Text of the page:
When Clorox Co. announced last month that it would set up a system to accept used Brita water filters for recycling, it was the culmination of an effort by a blogger who started putting pressure on the company in June 2007. This story in Canada's National Post tells the story of Beth Terry, author of the Fake Plastic Fish blog, who used the Web site to start a petition to urge the company to set up a program to recycle the filters.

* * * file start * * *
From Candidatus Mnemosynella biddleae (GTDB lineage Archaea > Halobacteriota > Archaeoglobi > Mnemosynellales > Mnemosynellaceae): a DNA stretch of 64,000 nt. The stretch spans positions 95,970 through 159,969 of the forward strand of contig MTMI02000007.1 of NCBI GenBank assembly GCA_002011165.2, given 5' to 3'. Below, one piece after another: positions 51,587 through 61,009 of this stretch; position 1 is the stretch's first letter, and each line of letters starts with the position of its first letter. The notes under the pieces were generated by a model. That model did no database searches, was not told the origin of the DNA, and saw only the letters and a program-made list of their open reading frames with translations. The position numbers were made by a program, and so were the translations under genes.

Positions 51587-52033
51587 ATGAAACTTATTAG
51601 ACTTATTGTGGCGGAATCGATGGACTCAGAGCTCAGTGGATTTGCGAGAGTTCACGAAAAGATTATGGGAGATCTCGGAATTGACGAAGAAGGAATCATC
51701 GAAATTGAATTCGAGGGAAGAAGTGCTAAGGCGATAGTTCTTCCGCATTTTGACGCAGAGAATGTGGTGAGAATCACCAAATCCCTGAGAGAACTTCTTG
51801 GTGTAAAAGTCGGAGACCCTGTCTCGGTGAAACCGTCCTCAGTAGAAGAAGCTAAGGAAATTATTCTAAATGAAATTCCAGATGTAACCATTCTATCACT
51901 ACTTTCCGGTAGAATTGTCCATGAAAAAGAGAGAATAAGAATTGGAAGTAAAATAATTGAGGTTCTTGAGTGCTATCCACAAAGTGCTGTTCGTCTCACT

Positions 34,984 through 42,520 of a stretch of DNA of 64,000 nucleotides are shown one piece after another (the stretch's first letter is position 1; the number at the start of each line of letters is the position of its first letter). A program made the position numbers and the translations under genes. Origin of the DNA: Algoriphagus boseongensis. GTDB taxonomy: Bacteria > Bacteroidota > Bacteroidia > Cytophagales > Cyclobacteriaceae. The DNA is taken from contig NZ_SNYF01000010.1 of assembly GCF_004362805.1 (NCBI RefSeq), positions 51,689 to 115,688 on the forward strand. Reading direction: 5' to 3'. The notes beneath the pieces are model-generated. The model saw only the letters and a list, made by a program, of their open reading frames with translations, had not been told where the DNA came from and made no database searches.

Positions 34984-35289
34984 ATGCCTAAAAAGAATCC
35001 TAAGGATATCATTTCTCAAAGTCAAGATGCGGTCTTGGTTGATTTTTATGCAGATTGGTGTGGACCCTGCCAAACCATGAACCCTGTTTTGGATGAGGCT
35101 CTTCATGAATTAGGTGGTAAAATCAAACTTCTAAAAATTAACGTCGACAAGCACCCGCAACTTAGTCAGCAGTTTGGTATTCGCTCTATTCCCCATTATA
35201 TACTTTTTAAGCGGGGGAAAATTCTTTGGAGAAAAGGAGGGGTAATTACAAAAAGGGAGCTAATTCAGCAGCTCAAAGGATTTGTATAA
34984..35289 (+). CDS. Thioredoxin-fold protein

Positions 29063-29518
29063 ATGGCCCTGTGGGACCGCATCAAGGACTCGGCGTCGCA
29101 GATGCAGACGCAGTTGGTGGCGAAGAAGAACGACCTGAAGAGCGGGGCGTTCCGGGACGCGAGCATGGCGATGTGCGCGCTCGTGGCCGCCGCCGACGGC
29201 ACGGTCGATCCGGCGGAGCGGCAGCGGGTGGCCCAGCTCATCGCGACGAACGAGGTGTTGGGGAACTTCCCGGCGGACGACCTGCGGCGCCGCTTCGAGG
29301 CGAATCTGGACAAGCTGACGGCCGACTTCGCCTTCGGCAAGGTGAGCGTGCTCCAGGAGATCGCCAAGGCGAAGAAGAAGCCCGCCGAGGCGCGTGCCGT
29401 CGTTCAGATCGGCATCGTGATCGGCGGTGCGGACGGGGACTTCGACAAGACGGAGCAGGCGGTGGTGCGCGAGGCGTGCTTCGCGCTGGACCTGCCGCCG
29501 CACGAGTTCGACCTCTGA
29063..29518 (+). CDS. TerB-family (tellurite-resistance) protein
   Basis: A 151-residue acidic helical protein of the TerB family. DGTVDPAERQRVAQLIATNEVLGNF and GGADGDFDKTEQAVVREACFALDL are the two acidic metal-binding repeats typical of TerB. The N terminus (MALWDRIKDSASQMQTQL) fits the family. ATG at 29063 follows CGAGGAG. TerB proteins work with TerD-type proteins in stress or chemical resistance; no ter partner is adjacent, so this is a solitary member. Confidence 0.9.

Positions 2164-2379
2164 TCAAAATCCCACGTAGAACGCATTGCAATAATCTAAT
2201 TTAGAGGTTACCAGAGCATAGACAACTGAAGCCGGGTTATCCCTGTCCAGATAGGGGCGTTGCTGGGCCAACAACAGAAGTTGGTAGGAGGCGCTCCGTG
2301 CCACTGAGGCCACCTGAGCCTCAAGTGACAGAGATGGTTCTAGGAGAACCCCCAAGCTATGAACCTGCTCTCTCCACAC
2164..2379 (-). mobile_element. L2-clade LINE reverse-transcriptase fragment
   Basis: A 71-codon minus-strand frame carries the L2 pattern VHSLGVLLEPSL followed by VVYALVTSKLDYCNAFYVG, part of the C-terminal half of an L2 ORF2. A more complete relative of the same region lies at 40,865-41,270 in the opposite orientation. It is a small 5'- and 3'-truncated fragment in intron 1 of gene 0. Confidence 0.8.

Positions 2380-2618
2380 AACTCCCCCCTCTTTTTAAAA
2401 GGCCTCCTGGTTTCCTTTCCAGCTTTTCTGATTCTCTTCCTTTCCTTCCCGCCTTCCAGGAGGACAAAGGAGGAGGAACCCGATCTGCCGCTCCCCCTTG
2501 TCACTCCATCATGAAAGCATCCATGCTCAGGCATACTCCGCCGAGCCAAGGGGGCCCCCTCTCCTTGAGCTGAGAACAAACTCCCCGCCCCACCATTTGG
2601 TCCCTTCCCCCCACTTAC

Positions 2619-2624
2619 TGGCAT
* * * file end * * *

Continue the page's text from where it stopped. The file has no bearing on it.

When Terry -- who lives in Oakland, Calif., and keeps track of all the plastic she purchases and discards as part of her green blog -- realized she couldn't recycle her filter, she decided to email Brita and ask why. In return, she got a standard form letter explaining there was a lack of recycling infrastructure available in the U.S. "I sent another email after that," says Terry, "asking why Brita was able to build its own facility in Europe but not here, and then I didn't really get anything from them, so I just kind of blogged about it and ranted, then eventually let it go." Some time later, however, when she was checking her Google analytics to see what search terms had directed people to her site, Terry noticed the words "Brita" and "recycling" came up a lot. This prompted her to ask around and see if there was interest in starting a campaign, and so began the process of letters, petitions, websites and meetings with various environmental organizations.Her petition ended up with 16,000 signatures, and the attention of a company that was already trying to put a positive green marketing spin on its product. The story notes that Clorox's campaign "began with a single, frustrated woman not knowing how to get rid of her water filter and ended with massive structural change at a multinational corporation in just months." Pretty amazing. No wonder more companies and trade groups are starting to pay attention to the role that bloggers play in informing the public.